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Stagecoach to Dancers' Rock (1962)

Six passengers in a stagecoach are abandoned by their driver when he discovers that one of them has smallpox.



(original story) (as Kenneth Darling), (screenplay) (as Kenneth Darling)


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Cast overview, first billed only:
Jess Dollard
Dade Coleman
Dr. Ann Thompson
Don Wilbanks ...
Maj. John Southern
Hiram Best
Carl 'Whip' Mott (as Bob Anderson)
Judy Dan ...
Loi Yan Wu
Quint Rucker
Gene Roth ...
Charles Tannen ...
Mike Ragan ...
Ben Wade
Tim Bolton ...
Holster #1
Milan Smith ...
Holster #2
Alicia Li ...
Mai Lei


Six passengers in a stagecoach are abandoned by their driver when he discovers that one of them has smallpox.

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Release Date:

1 October 1962 (USA)  »

Filming Locations:


Company Credits

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Technical Specs

Sound Mix:

Aspect Ratio:

1.66 : 1
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User Reviews

"A Tale Of Little Meaning"
5 August 2000 | by (London, England) – See all my reviews

This is a truly terrible film. One of Universal's cheap westerns, it suffers from a candidate for Worst Script Ever Written and some fairly atrocious acting. The basic storyline is this - five travellers are marooned in the Arizona desert when their stagecoach crew suspects them of carrying smallpox. Will they make it to Dancers' Rock, and safety?

An excruciatingly dire ballad accompanies the action. (Surely this woeful ditty was the inspiration for the theme tune of "Gilligan's Island"?) There is an even worse song at the end, the wince-inducing "Confucius Say".

"The game was just too big for him," says one character of another, but he might equally have been talking about script-writer Keneth Darling. For sheer clumsiness, this dialogue is in a class of its own. When Halloran expresses a dislike of native Americans, Anne retorts, "Surely this is not the sentiment of a dedicated indian agent? The Apache nation deserves much more from you, sir." Halloran actually speaks the word "Bah!" - something only ever seen in children's comics before this. The entire script is couched in ugly 'formal' English, as if Darling were striving after polished elegance, with Halloran in particular having to mouth sentences that no-one would dream of uttering in a real conversation. Baddies actually say corny things like "Make your move at Apache Pass". After Loi Yan has been ill for some time, instead of saying "she's still sick," Anne comes out with, "She can't seem to throw off this lethargy." The term 'full-blooded' crops up with annoying regularity. We have a full-blooded gal, Loi Yan is full-blooded Chinese and there are full-blooded Apaches, too.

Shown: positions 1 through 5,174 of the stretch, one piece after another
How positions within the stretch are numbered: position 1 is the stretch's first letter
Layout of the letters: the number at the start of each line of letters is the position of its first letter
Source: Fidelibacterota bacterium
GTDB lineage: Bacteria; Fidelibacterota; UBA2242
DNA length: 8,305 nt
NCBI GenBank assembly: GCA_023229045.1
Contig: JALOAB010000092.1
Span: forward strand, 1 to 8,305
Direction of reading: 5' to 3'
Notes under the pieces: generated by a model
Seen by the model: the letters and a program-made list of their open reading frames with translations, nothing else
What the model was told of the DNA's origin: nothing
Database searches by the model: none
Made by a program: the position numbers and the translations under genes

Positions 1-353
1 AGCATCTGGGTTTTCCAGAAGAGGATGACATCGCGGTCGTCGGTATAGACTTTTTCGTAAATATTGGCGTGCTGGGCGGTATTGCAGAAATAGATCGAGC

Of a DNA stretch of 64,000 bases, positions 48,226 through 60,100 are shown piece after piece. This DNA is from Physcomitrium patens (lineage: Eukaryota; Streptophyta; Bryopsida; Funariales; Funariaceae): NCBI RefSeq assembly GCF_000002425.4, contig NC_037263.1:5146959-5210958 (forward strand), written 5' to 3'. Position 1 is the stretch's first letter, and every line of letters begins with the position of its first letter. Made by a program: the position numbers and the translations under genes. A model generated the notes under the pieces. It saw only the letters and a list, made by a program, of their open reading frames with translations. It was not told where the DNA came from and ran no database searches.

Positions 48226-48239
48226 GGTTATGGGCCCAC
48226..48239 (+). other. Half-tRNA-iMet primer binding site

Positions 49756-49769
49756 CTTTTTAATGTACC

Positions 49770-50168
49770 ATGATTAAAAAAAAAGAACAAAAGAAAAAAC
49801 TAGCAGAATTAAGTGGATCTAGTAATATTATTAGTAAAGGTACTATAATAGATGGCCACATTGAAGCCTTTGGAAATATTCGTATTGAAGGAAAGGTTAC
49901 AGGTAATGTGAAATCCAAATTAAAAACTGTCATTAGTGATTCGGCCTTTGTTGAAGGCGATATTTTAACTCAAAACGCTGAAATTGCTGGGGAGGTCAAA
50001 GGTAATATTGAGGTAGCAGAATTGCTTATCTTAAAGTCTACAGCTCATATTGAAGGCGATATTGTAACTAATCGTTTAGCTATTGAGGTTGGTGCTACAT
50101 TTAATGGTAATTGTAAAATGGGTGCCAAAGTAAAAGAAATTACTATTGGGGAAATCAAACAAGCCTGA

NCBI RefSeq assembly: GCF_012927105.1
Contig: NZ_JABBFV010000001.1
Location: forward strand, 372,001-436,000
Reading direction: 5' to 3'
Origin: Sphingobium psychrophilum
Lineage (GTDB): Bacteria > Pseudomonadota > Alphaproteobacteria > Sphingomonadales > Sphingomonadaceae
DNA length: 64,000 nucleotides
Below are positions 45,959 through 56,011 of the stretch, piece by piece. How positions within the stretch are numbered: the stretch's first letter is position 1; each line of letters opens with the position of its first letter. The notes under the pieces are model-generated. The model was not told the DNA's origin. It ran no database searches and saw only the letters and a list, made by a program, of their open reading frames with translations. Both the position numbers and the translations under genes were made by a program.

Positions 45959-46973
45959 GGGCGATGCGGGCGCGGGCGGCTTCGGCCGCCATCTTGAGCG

If Darling is awful at writing dialogue, he is far, far worse at plotting. Check out the sandstorm which comes and goes without ruffling the desert or darkening the sky, and the constantly-permutating love interest which is neither prepared nor resolved. Loi Yan seems to be heading for an affair with Major Southern but ends up with Jess, and Anne is everybody's at some point in the story. The arrival of the second stagecoach, and the plot consequences which flow from it, are so diabolically badly done that they are actually funny.

The screenplay calls for the young Martin Landau (playing Dade Colman the gambler) to overact appallingly, and Landau obliges. He hams up the walk through the sandstorm to the point where it becomes embarrassing, but worse is to come. He goes completely over the top during Colman's brief taste of power. Landau is a respected actor today, but he is lucky that his career survived this performance.

It would be tedious to list all the examples of lousy judgment contained in the film, so two examples are selected to convey the flavour. First, the stagecoach crewmen banter as they work the reins, but the background shows clearly that the stagecoach isn't actually moving. Second, Jess and Loi Yan ride off doubled-up on one horse, leading several other horses by their reins. Why don't they ride a horse each?

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